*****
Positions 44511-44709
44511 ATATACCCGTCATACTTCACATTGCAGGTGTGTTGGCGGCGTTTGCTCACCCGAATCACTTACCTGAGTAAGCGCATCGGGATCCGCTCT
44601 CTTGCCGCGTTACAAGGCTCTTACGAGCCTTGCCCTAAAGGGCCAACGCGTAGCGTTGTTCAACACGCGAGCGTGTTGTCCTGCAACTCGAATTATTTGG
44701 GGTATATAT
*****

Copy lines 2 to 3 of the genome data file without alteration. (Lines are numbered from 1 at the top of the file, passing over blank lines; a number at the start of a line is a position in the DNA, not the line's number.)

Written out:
44511 ATATACCCGTCATACTTCACATTGCAGGTGTGTTGGCGGCGTTTGCTCACCCGAATCACTTACCTGAGTAAGCGCATCGGGATCCGCTCT
44601 CTTGCCGCGTTACAAGGCTCTTACGAGCCTTGCCCTAAAGGGCCAACGCGTAGCGTTGTTCAACACGCGAGCGTGTTGTCCTGCAACTCGAATTATTTGG